Hatice Akyün has been working as a freelance author since 2003 and has written or writes for Der Spiegel, Emma and the Berliner Tagesspiegel, among others.
She wrote the cover story "Allah's Lawless Daughters" and the reports "A City Like a Promise" about young Turkish women academics in Istanbul and "Der Denkzettel" about the Solingen arson attack for the Spiegel.
In 2005 she published the biographical novel "Einmal Hans mit Scharfer Sose", which she also read for an audio book of the same name. In 2008 the sequel "Ali zum Dessert" was published, in which she writes about her German-Turkish life as a mother. In 2013 she continued her autobiographical book series with her third book entitled "I kiss you, Kismet", in which she reports on her attempt to emigrate to Turkey after the integration debate about Thilo Sarrazin, which was perceived as xenophobic, cast doubt on her her and her daughter's future in Germany.
Hatice Akyün can no longer imagine moving to Türkiye today
Since March 2011, Hatice Akyün has been writing a weekly column in the Tagesspiegel called “Meine Heimat”, which appears every Friday. In it she reports on life in a big city from the perspective of an immigrant. She deals with the everyday life of her fellow human beings with and without a migration background in the metropolis of Berlin. The column also covers the topic of integration in the broadest sense. Akyün writes with irony and humour about her life in German and Turkish culture, which is not very different in her stories. For example, she writes B. about mothers whose problems are similar, even if the mothers come from different regions of the world. Integration is something that doesn't just happen on paper, but also on the playground next door. The columns are often about life, love, mishaps and embarrassments, greatness and faintheartedness, hope and disappointment and staying true to yourself. It all revolves around the wisdom of her Turkish father, who always says the right sentence on the topic at the end of her columns.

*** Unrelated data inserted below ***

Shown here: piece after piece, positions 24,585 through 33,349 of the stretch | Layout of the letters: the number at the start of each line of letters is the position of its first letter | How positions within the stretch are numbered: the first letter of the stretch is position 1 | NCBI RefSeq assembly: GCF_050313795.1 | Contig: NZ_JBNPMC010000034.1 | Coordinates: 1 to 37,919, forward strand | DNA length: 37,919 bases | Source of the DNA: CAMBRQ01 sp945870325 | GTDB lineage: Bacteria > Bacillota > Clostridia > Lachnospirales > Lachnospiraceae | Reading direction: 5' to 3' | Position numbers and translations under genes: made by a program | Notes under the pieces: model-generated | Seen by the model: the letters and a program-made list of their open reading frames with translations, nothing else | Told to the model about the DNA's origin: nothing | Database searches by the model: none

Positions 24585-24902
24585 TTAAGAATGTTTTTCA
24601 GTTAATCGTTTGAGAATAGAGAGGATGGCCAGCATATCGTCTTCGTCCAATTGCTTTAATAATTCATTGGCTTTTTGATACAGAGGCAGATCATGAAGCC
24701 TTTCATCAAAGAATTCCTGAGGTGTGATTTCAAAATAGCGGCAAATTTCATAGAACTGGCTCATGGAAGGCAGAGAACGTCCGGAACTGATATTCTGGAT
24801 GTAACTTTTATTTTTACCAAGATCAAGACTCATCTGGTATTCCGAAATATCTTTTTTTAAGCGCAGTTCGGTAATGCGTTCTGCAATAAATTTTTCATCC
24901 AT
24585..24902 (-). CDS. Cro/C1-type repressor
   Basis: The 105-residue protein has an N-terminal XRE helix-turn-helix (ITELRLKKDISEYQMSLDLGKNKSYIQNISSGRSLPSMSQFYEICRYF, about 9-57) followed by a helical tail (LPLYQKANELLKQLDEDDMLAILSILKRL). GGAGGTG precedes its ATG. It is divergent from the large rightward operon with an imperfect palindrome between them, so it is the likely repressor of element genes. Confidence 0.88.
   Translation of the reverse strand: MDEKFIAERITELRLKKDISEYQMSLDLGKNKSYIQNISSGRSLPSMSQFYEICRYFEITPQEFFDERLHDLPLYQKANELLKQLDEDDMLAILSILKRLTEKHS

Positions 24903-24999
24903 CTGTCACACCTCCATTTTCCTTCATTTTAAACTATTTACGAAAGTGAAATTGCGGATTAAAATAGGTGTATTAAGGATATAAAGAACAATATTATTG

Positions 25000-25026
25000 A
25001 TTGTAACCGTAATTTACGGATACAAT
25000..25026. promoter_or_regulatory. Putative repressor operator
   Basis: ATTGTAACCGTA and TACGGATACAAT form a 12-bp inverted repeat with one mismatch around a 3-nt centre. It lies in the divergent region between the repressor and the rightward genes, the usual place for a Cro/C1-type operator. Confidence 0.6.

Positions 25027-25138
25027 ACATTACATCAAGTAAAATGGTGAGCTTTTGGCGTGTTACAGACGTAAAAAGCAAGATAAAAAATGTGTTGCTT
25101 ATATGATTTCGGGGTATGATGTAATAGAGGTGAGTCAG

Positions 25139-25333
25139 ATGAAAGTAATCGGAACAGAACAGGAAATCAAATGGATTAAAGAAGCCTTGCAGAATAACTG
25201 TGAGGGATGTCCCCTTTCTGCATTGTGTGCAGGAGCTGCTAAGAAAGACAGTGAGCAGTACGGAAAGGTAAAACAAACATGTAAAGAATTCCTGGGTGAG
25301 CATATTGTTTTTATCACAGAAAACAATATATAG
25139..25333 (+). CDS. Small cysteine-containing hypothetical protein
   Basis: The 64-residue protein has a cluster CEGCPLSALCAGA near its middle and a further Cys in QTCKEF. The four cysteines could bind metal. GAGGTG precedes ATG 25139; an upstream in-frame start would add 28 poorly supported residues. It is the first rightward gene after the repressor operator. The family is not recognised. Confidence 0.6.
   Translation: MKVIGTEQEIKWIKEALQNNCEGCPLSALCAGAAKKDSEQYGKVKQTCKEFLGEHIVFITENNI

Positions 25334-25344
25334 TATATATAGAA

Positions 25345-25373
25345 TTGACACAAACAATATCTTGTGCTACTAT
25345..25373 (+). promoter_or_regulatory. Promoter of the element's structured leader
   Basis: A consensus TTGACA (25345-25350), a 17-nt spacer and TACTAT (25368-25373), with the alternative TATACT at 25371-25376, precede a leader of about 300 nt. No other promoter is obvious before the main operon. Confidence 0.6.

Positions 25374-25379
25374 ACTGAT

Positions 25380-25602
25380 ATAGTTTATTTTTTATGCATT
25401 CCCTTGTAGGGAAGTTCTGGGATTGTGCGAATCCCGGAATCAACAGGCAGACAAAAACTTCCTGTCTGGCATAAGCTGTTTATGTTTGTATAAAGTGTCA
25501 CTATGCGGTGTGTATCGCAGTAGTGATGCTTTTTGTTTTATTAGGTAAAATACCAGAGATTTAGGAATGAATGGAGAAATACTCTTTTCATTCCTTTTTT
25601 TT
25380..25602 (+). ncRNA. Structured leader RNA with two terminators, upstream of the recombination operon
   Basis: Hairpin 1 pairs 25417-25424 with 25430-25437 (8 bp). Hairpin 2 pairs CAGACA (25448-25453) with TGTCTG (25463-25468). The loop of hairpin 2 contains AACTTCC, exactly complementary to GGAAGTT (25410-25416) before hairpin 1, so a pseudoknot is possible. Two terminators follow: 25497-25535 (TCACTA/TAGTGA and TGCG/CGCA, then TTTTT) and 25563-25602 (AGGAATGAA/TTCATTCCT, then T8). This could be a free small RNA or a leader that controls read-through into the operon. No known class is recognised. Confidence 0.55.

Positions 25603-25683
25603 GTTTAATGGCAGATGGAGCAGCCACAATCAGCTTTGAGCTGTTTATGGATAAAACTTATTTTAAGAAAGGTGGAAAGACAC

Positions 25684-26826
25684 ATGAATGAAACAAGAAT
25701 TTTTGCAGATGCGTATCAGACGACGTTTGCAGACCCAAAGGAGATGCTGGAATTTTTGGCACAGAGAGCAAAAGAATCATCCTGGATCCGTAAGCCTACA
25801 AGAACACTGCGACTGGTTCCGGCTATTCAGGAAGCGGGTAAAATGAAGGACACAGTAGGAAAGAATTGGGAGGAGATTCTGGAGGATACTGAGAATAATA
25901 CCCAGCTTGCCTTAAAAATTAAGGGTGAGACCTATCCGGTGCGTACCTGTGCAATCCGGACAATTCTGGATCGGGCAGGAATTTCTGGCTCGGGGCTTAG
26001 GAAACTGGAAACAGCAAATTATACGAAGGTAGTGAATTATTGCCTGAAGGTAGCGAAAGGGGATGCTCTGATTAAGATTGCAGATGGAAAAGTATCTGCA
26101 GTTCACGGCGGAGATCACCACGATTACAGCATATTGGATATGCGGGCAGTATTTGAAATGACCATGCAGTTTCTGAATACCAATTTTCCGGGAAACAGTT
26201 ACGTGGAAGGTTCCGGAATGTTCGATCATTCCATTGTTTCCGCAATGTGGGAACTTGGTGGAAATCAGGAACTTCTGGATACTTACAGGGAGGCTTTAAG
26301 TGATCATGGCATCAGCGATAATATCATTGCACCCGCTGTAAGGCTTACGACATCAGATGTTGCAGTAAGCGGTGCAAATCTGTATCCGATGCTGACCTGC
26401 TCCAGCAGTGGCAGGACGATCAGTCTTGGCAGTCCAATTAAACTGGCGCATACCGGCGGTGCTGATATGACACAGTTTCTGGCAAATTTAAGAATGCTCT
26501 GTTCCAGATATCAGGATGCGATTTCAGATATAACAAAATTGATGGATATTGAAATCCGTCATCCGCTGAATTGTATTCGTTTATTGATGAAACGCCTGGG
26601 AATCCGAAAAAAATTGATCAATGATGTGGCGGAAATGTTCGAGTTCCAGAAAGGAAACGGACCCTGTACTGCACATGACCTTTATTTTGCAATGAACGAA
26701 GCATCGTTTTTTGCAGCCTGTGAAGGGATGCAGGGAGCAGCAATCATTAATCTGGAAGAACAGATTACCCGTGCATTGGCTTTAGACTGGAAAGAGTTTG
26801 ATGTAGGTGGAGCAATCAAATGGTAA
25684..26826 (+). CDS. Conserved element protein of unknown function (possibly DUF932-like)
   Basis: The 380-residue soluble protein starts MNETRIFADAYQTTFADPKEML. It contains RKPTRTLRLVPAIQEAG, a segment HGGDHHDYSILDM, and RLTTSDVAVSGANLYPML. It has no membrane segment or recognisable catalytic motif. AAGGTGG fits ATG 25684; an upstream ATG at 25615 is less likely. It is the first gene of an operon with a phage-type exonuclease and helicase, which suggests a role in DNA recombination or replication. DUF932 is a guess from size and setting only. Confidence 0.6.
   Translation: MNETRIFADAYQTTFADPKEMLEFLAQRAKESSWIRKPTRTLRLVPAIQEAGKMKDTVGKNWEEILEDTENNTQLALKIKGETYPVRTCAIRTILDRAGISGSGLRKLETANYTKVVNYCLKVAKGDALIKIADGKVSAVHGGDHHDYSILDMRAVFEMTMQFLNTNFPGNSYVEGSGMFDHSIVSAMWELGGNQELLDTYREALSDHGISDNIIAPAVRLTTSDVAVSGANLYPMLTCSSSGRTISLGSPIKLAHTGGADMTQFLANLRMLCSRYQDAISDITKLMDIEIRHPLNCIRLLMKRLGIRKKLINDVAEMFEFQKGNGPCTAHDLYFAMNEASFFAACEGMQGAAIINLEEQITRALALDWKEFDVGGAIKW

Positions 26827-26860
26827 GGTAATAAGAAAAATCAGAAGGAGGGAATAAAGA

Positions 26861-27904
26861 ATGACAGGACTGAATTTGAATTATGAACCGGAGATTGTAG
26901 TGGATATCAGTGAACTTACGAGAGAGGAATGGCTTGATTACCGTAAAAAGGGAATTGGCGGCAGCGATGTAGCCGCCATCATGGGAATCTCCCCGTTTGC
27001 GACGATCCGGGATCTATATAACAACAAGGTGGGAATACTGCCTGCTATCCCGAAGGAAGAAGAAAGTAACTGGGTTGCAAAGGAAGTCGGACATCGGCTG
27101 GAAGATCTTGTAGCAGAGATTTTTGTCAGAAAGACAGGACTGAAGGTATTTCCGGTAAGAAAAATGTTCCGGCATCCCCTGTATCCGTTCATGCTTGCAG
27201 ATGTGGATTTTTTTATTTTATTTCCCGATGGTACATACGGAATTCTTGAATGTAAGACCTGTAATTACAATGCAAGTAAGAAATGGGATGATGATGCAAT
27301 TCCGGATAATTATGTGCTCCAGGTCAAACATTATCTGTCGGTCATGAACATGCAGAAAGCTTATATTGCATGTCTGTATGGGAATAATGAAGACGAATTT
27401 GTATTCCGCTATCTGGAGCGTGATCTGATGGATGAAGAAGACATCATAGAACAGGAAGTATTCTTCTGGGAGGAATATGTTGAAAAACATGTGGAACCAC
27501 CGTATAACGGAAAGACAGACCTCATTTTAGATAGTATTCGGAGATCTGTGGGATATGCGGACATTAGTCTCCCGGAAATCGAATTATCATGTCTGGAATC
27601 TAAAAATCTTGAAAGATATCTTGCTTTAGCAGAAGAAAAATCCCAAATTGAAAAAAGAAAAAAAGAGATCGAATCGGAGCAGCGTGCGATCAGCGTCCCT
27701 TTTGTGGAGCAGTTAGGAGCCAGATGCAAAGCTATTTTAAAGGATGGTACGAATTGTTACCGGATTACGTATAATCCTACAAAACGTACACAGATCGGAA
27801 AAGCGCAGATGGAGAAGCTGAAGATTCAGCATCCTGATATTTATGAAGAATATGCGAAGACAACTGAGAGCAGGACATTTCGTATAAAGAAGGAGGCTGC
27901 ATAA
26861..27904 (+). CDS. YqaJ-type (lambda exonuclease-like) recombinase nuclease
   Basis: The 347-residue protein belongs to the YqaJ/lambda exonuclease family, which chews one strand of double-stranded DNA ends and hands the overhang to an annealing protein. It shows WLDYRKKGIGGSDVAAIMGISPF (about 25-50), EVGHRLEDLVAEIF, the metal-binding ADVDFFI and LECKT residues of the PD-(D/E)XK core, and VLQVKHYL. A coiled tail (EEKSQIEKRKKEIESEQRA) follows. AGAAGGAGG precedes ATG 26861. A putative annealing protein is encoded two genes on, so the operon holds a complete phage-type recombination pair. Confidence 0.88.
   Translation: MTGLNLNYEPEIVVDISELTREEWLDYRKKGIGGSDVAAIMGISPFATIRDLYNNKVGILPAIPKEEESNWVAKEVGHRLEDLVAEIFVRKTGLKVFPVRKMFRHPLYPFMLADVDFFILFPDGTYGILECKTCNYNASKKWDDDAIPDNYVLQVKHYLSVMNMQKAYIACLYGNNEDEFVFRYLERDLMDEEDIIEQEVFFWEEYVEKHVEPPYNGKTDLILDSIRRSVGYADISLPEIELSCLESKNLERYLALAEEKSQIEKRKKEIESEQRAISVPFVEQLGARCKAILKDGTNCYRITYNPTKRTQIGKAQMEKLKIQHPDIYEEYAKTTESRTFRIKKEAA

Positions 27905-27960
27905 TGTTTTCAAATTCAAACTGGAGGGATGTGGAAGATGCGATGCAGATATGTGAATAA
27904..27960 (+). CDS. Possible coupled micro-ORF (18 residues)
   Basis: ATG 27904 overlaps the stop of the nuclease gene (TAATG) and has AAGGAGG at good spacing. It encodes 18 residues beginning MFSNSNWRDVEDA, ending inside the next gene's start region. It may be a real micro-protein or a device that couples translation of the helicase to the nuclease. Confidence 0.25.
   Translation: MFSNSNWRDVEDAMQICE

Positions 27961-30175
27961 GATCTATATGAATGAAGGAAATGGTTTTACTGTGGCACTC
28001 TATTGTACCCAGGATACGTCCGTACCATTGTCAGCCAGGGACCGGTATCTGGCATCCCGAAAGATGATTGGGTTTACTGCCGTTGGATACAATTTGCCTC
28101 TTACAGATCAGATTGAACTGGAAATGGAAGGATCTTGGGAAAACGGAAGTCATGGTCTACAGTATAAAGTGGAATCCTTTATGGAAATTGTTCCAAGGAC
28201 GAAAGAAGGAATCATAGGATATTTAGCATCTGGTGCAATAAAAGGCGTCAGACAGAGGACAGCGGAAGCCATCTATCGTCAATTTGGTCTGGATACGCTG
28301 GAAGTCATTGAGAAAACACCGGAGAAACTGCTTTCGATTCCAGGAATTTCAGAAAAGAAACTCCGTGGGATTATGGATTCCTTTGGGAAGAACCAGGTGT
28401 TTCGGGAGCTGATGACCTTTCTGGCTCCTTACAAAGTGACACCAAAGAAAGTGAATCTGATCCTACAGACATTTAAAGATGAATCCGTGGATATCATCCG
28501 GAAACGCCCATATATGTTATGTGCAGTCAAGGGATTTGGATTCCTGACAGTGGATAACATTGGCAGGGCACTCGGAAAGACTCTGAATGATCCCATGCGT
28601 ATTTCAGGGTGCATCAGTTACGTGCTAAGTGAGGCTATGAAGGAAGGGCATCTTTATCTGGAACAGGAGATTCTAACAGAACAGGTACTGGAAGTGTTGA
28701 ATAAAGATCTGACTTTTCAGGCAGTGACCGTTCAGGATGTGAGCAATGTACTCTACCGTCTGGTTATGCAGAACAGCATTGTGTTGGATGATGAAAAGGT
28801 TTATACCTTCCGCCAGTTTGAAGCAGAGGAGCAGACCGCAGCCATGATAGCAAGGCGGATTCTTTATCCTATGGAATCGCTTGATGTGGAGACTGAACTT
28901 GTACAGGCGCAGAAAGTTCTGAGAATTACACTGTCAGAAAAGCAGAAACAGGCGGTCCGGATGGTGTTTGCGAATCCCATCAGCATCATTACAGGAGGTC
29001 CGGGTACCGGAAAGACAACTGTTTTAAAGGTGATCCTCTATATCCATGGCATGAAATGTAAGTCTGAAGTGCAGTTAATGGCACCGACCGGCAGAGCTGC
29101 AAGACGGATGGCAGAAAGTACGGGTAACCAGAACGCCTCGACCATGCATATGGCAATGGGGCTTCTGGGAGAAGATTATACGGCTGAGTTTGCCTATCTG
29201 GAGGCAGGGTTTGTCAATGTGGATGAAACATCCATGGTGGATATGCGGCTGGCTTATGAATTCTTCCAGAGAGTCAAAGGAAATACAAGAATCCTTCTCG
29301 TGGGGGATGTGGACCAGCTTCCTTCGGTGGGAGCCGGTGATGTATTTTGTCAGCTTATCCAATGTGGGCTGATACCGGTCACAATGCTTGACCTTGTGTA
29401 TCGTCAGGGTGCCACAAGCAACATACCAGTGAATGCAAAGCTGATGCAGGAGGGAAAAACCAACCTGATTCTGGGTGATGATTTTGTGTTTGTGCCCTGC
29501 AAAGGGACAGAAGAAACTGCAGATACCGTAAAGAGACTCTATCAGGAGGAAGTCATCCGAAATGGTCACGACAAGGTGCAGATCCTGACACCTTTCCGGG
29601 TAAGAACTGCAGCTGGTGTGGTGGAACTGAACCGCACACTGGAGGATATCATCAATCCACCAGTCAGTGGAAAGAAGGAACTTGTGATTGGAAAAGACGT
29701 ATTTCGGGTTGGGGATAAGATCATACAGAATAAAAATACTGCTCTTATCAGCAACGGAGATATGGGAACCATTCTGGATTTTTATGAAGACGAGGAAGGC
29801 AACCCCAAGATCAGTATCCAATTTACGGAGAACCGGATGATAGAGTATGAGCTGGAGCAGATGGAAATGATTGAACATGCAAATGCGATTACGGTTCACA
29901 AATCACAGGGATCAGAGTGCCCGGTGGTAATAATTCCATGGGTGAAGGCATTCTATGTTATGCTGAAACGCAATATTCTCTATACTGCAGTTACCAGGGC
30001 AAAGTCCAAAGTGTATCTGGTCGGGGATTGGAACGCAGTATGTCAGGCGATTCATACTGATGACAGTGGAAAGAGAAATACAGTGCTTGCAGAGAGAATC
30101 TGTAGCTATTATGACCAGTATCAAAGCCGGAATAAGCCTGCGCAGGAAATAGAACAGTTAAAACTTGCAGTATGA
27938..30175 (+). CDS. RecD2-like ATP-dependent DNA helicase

In the so-called integration debate, especially in the debate about the theses of Thilo Sarrazin, Heinz Buschkowsky, Ralph Giordano or Necla Kelek, which are widely discussed in Germany, Hatice Akyün repeatedly publicly emphasized their often-claimed responsibility for the racism and right-wing radicalism that are recognizable in Germany, such as those of the terrorist group NSU: “These right-wing extremists who carry out the violence feel like they are vicarious agents of the majority. The NSU also said so: 'Actions instead of words!'. And a Mr. Sarrazin or a Mr. Buschkowsky, also a Ms. Kelek or even Mr. Giordano, who always underpin this, give these right-wing radicals, who are ready to use violence, always new fodder to say: 'Look, we're right!' "
The German-Turkish author and journalist Hatice Akyün cannot imagine moving to Turkey again. 'No, absolutely not. I can imagine it personally, but not for political reasons, »said the 44-year-old to the dpa news agency. In 2012, Akyün, who grew up in the Ruhr area, lived in Istanbul for six months. She found that she had a completely different understanding of democracy and the rule of law. "I no longer feel I belong there," explained Akyün.